Amazon Price Check is the one app that can conduct a product search using practically every method available. If you’re comfortable only looking to Amazon for the best price, it’s an incredibly versatile price checking app. More »
Cybercrime experts have found proof that China hijacked the Internet for 18 minutes last April. China absorbed 15% of the traffic from US military and civilian networks, as well as from other Western countries—a massive chunk. Nobody knows why.
We know how it happened, however. On April 8, China Telecom’s routers sent messages declaring that their network channels were the fastest available at that point. Since the traffic routing is based on trust between the world’s telecommunication providers, other Internet routers redirected their traffic through China’s network.
Security expert Dmitri Alperovitch—VP of threat research at McAfee—says that this happens “accidentally” a few times a year, but this time it was different: The China Telecom network absorbed all the data and returned it without any significant delay. Before, this kind of accident would have resulted in communication problems, which lead experts to believe this wasn’t an accident but a deliberated attempt to capture as much data as possible.
As of why this happened, nobody knows. Alperovitch added that the Chinese could have captured and manipulated data passing through their network:
This is one of the biggest – if not the biggest hijacks – we have ever seen. What happened to the traffic while it was in China? No one knows. Imagine the capability and capacity that is built into their networks. I’m not sure there was anyone else in the world who could have taken on that much traffic without breaking a sweat.
While the US government says that this is not alarming, it’s certainly puzzling. It doesn’t make sense for China Telecom to act in this extraordinary way without an specific objective. Perhaps it wasn’t a malicious move, but it certainly seems like a test to its network power. In any case, it seems like it can happen again at any time.
I don’t know about you, but I don’t feel comfortable with the idea of China hijacking such a massive amount of information without explanation. [National Defense Magazine]
AT&T, T-Mobile, and Verizon announce Isis national mobile commerce network originally appeared on Engadget on Tue, 16 Nov 2010 10:23:00 EDT. Please see our terms for use of feeds.
The lack of universal access to quality broadband in this country is a major scandal to many technically inclined people. For a variety of reasons, access to broadband is less widespread in America than elsewhere in the developed world, and what broadband we do have isn’t as fast as it is elsewhere.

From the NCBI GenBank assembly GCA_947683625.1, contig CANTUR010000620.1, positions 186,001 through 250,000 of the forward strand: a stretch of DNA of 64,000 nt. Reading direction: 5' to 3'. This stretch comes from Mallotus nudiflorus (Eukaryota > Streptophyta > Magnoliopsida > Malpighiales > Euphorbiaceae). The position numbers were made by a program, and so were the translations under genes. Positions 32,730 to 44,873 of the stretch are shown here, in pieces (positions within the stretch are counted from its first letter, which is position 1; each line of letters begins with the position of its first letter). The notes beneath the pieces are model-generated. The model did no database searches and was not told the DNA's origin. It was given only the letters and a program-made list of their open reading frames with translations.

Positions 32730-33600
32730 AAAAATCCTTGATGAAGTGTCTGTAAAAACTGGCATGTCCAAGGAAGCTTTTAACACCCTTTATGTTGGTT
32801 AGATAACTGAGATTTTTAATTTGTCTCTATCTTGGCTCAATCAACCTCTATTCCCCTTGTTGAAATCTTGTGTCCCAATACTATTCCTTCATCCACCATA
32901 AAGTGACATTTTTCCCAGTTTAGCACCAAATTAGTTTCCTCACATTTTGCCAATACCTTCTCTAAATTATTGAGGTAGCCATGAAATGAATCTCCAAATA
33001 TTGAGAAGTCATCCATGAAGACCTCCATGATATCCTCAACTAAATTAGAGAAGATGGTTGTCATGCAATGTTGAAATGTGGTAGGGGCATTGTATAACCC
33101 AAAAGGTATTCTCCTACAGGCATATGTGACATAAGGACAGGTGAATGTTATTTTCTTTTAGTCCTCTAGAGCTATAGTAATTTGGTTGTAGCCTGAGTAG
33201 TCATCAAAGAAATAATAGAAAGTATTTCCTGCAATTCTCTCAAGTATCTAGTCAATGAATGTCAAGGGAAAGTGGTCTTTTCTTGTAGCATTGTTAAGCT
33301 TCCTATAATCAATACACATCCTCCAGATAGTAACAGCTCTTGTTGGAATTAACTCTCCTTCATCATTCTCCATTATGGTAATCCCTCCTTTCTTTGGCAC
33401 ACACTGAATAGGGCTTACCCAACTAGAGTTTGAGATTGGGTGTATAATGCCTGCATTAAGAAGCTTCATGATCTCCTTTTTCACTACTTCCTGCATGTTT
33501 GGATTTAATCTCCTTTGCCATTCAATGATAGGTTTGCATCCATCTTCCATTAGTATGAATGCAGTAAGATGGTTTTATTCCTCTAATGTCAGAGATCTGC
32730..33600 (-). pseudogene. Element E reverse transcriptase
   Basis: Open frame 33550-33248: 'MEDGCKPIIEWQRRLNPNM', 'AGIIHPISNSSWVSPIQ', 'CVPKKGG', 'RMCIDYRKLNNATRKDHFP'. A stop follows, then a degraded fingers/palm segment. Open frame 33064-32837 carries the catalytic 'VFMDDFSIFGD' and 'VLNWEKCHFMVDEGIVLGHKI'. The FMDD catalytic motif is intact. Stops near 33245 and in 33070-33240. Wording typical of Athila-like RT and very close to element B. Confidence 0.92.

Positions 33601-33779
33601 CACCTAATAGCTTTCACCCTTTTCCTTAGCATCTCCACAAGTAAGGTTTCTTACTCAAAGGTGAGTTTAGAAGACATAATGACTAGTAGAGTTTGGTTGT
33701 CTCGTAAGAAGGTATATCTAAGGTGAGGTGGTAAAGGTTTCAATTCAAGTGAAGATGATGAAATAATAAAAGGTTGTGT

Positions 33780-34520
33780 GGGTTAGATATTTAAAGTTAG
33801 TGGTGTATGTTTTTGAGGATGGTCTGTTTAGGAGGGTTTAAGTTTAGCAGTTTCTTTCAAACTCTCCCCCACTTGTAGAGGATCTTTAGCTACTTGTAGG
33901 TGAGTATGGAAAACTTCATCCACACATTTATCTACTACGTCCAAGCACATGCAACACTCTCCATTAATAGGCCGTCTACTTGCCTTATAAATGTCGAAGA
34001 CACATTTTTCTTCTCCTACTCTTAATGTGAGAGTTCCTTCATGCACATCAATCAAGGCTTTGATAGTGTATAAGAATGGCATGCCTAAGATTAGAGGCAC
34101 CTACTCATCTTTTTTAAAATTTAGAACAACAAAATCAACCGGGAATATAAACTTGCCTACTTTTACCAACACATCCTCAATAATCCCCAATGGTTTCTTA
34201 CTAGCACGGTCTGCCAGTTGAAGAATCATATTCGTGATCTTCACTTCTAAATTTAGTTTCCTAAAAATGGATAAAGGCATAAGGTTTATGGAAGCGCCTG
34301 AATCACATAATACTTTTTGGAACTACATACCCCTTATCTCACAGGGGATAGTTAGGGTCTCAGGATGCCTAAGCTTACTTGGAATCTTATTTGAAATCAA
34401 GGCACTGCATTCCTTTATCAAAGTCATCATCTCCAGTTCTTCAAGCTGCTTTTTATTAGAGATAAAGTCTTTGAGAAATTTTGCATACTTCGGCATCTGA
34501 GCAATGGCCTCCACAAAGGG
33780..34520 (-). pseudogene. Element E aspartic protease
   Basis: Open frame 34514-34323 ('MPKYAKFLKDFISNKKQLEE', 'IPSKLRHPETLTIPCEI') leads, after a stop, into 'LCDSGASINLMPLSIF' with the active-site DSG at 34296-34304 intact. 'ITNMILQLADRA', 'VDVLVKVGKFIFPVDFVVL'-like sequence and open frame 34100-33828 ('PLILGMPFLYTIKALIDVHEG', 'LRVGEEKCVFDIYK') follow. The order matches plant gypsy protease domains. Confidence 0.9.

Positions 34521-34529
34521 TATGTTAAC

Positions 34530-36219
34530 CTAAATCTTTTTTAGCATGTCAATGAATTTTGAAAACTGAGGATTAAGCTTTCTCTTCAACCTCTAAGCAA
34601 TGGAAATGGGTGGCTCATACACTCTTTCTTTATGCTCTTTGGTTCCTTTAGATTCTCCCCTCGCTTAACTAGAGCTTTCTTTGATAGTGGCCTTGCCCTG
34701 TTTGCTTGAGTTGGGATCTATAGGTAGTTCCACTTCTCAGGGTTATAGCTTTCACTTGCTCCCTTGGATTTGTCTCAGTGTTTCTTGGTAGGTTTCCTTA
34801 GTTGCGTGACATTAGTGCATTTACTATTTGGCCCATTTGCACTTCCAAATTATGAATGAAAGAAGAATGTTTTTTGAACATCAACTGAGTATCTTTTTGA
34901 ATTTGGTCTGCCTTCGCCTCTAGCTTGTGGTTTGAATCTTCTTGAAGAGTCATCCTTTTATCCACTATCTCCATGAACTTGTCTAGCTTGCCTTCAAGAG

But for all the howls of outrage, here’s an uncomfortable truth: most people who don’t have broadband in their homes just can’t be bothered. A new study from the U.S. Department of Commerce found that the single biggest reason for non-adoption of broadband was ‘don’t need it — not interested.’ The second biggest: ‘too expensive’.
Meanwhile, just 4% of Americans without broadband access cite the lack of availability as the main issue. Check it out. (via Ars Technica)
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Let’s be honest, Apple’s claim that it neglected to preload Flash on the new MacBook Airs so that users themselves could download and install the latest (and safest) version was a bit of a red herring. Behind that thin veil of corporate courtesy, we’re now seeing a pretty potent cause for Apple’s dumping of Adobe’s wares. Ars Technica‘s review of the 11-inch Air discovered that the machine could crank its way through six hours of web browsing when Flash was nowhere near it, but only four hours with Flash installed and giving it “the full web experience.” The primary culprit was Adobe’s penchant for using CPU cycles to display animated ads, which were typically replaced by static imagery in the absence of the requisite software. So yeah, it’s not a surprise that a “richer” web would require more resources, but it doesn’t speak well for Flash’s efficiency to find a laptop loses a third of its longevity when running it.
MacBook Air battery shown to last two hours longer when browsing the web sans Flash originally appeared on Engadget on Thu, 04 Nov 2010 19:22:00 EDT. Please see our terms for use of feeds.
Dr. Augustine Fou is Digital Consigliere to marketing executives, advising them on digital strategy and Unified Marketing(tm). Dr Fou has over 17 years of in-the-trenches, hands-on experience, which enables him to provide objective, in-depth assessments of their current marketing programs and recommendations for improving business impact and ROI using digital insights.
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